Forecasts for Gulf of Mexico and Lake Erie are for normal dead zones and algae blooms, which is to say that the water pollution is still bad and not close to meeting targets. A Pennsylvania congressman calls for federal investigation of groundwater pollution while California representatives want answers about federal reservoir operations in the state. The Bureau of Reclamation provides recycled water funding for California. The EPA releases draft drinking water standards for a post-nuclear meltdown or attack. The agency also says the formula for distributing money to state from a federal clean water fund should be revised. Cases of Legionnaires’ disease are on the rise.
“No progress has been made in reducing the nitrate loading.” — Nancy Rabalais and Eugene Turner, two Louisiana oceanographers who study the Gulf of Mexico, writing about the summer dead zone forecast. Nitrate pollution from the Mississippi River Basin is one of the most significant variables for determining the size of the low-oxygen area that is lethal to marine life.
By the Numbers
$US 30 million: Funding for seven water recycling and brackish groundwater desalination projects in California. (Bureau of Reclamation)
Zero: Amount of snowpack remaining in three basins in Washington’s Cascade and Olympic mountains. Only in the southern Rockies is the snowpack above normal for this time of year. (National Water and Climate Center)
Summer Water Quality Forecasts for Gulf Coast and Lake Erie
Federal forecasts predict an average low-oxygen dead zone in the Gulf of Mexico and a smaller-than-average bloom of toxic algae in Lake Erie this summer.
Water quality in the two waterways, however, is still not good. The gulf’s dead zone this July will be roughly the size of Connecticut, or 15,275 square kilometers (5,898 square miles). That is more than three times the target of a 2008 hypoxia “action” plan to shrink the dead zone. Last year, a task force of local, state, and federal agencies acknowledged failure and extended the deadline to meet the target by two decades, to 2035.
The Lake Erie forecast is for a below-average algae bloom because the weather forecast shows drier-than-normal conditions in the next six weeks. Low rainfall will wash fewer nutrients into the lake.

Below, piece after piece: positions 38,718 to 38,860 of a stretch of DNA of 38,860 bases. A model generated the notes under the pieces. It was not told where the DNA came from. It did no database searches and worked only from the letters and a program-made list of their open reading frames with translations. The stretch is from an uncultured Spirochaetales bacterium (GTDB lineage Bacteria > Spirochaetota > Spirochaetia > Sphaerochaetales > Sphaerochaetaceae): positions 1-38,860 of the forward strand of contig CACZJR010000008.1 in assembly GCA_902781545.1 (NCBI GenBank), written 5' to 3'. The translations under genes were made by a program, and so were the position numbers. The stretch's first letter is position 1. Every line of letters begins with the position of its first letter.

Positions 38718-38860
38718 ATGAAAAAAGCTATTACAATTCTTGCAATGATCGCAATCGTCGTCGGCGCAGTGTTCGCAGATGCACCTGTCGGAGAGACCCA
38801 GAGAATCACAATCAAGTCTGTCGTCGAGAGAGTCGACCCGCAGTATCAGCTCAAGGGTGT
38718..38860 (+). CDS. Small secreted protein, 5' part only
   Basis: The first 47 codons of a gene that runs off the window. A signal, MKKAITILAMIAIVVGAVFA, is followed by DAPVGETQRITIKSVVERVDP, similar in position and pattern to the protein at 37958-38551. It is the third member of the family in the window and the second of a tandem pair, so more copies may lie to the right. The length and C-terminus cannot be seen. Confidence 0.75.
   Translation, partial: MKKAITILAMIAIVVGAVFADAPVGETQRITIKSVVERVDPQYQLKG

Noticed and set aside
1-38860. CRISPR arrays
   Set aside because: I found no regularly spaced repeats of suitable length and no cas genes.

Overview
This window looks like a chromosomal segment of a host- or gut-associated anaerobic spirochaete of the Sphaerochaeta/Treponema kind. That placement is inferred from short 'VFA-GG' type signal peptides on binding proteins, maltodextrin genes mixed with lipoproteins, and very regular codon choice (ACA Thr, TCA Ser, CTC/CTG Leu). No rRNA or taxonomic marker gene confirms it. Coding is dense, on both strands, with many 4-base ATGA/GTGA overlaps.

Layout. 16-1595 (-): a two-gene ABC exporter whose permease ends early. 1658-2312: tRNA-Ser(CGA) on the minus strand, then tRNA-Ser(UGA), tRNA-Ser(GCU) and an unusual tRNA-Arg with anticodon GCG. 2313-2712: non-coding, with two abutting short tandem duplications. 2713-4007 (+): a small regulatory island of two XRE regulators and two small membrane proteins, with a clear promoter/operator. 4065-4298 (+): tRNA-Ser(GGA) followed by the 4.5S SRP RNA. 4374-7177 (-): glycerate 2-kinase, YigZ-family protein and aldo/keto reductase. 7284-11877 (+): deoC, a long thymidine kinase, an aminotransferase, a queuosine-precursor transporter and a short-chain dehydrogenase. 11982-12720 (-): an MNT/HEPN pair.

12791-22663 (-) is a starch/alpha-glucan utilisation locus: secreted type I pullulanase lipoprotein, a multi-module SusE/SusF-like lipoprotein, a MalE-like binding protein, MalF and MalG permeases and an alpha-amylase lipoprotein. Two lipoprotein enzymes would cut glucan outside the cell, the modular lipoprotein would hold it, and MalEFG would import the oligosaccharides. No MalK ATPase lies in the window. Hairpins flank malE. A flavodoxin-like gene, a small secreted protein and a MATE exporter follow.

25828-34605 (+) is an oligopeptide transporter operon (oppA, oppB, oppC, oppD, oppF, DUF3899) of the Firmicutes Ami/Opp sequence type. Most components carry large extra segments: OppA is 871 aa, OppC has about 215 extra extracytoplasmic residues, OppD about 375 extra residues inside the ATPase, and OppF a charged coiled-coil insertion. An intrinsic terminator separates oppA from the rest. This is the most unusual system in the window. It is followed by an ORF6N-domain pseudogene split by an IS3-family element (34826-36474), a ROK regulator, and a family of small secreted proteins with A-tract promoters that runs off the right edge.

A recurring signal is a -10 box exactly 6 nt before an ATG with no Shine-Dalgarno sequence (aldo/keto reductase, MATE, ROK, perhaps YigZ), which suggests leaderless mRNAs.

Oregon Reps Call for Oil Train Moratorium through Gorge
After a June 3 derailment that resulted in four oil cars on fire and a town evacuated, Oregon Democrats called for a moratorium on oil trains through the Columbia River Gorge, where the accident occurred.
Pennsylvania Rep Calls for Groundwater Investigation
Rep. Brendan Boyle (D-PA) asked for a congressional investigation over potential groundwater contamination at military bases in the United States. Boyle is concerned about perfluorinated compounds, which have been used in firefighting foams at 664 military sites nationwide and are linked to cancer in laboratory animals. The U.S. Environmental Protection Agency tightened its health standard for PFOA and PFOS, two such compounds, in May.
California Reps Question Reservoir Operations
A group of 14 Republicans and one Democrat, all from California, wrote a letter to the heads of the Interior and Commerce departments to call into question agency actions to protect fish. The amount of water released from federal reservoirs in California could be reduced this summer to keep stream temperatures cool enough for spawning salmon.
Drinking Water Standards after a Nuclear Attack or Meltdown
Government agencies call them “radiological emergencies” but the draft standards released last week by the EPA are meant to guide drinking water treatment after a nuclear attack or reactor meltdown.